CHED would like to issue this appeal to concerned lawmakers to restore the P2 billion budget cut at the bicameral conference committee on budget scheduled on 29 November. This will allow CHED to fulfil its role of working towards a locally responsive and globally competitive Philippine higher education system.
On 19 October 2016, the House of Representatives (HoR) during its third and final reading of the P3.35 trillion Duterte Administration budget, slashed the Commission on Higher Education’s (CHED) proposed P13.37 billion to P11.37 billion.
The HoR removed PhP1 billion each from CHED’s Philippine-California Advanced Research Institutes (PCARI) Project and its K to 12 Transition Program. These funds were intended for faculty development and research.
For the PCARI Project, which is a continuing program since 2013, the proposed 2017 budget of PhP1.763 billion was intended to support 131 PCARI post-doctoral scholars, which CHED expects to double next year for advanced degrees in science and engineering. It will also fund 35 new PCARI research and development (R&D) proposals.
PCARI seeks to address the low research and innovation productivity of the Philippines in comparison with neighboring countries, based on the World Economic Forum’s Global Competitiveness Index. It was conceived by the science and academic community and approved by Congress in 2013 as a leap frogging strategy to build the country’s capacity for research that translates to technological innovations, strategic policies and concrete solutions to address development problems in the country.
The PCARI R&D Projects involve 15 Philippine HEIs with collaborators in the University of California. These projects address vital societal-scale problems and seek to develop capacity by supporting scholars who work on topics related to the research projects. All scholars are expected to study full-time or part-time in the University of California.
The current PCARI R&D portfolio includes the extension of cell phone sites for remote areas using the technology in a Village Base Station; design hardware and software to manage the collection and analysis of big data gathered through the deployment of sensors in the power grid, water system, and the environment; design an algorithm for managing traffic in urban areas; develop affordable and efficient printable solar collectors and power storage systems that could be deployed in rural areas; create an early warning system for plant diseases affecting our banana plantations; design precise water management systems for agriculture; invent accurate diagnostic kits for dengue that could be used by rural health workers; discover new anti-malarial drugs; and enhance local capacity to design and assemble medical devices.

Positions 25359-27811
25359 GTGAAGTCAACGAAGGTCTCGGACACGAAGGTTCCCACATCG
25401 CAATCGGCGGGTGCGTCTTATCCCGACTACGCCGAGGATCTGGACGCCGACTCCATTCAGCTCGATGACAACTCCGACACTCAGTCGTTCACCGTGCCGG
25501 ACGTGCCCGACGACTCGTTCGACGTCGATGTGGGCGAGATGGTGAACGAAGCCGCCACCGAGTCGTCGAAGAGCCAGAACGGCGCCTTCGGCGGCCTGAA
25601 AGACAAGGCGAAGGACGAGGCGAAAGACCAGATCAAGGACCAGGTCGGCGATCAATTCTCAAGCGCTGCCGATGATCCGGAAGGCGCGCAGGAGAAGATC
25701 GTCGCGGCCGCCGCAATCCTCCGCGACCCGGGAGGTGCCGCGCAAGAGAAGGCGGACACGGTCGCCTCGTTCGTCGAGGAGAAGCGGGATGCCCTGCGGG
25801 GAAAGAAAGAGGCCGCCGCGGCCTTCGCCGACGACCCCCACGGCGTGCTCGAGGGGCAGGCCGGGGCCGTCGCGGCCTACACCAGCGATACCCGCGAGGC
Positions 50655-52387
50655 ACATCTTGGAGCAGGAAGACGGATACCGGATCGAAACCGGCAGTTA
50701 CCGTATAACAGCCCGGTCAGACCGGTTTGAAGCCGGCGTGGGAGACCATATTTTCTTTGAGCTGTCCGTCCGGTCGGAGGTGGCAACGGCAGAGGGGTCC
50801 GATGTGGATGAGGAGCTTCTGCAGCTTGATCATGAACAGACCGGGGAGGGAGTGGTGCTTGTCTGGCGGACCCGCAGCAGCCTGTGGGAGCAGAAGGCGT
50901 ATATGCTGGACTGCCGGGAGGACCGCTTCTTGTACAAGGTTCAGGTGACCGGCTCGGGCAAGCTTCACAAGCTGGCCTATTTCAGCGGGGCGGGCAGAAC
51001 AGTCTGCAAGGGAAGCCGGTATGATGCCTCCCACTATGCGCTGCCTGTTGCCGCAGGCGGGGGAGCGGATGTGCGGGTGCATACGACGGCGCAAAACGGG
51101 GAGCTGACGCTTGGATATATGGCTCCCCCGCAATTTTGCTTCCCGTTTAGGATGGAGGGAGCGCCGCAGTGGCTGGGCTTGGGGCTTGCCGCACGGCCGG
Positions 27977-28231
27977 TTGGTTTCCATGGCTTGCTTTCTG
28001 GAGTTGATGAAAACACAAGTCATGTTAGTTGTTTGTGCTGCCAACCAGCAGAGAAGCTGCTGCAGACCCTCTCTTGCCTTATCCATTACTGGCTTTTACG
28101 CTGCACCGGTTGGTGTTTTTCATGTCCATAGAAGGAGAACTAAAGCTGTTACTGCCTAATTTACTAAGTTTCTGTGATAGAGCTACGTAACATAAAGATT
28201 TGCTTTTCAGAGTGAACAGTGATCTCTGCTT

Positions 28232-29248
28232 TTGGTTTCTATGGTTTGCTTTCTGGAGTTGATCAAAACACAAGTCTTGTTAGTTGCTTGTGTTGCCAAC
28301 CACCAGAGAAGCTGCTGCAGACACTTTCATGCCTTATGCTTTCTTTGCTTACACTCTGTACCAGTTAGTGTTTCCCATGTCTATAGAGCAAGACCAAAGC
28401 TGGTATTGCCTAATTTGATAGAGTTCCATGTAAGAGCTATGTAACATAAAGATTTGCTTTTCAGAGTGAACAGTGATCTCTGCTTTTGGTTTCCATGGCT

The K to 12 Transition Program was designed to mitigate the effects of the implementation of K to 12 on the higher education sector from 2016 to 2021, and to provide a safety net for faculty, staff and higher education institutions affected by low student enrolment, as students will be in Grades 11 and 12 instead of college. In the 1st semester of AY 2016-17 alone, more than 4,000 faculty and staff received grants from CHED, with an additional 3,000 grantees targeted for the 2nd semester. This allowed CHED to successfully minimize displacement of HEI personnel to just 3,286, compared to the estimated 9,000 for 2016 alone.
The budget for 2017 is even more critical as two full batches of students—supposedly college freshmen and sophomores, respectively—would be enrolled instead in Senior High School come June 2017.
Continued support is needed to provide cushion to HEIs and encourage them to place their affected faculty and staff in graduate studies, continuing professional education, or research activities instead of retrenchment. Without sufficient funds, displacement numbers will increase drastically in 2017, with a PhP1 billion cut equivalent to a decrease in the coverage of about 2,463 faculty and staff.
CHED underscores the opportunity to invest in strategic reforms during this transition period to upgrade Philippine higher education sector, and for it to become more competitive regionally. In Malaysia, 70 percent of their faculty already have graduate degrees, while in Vietnam, the figure is at 62 percent, paralleled with generous scholarships abroad. Meanwhile, only 50 percent of our faculty have graduate degrees, oftentimes in disciplines not aligned to what they are teaching. Through the K to 12 Transition Program, CHED aims to increase this share to 70 percent in the next 5 years, with accompanying efforts to improve institutional capacities.
Finally, it is important to stress that the reduction in the budget of both projects run counter to President Duterte’s ten-point agenda that puts primacy on investments in human capital development—which begins foremost with faculty who are well-trained in their fields—as well as the promotion of science and technology to enhance innovation and creative capacity.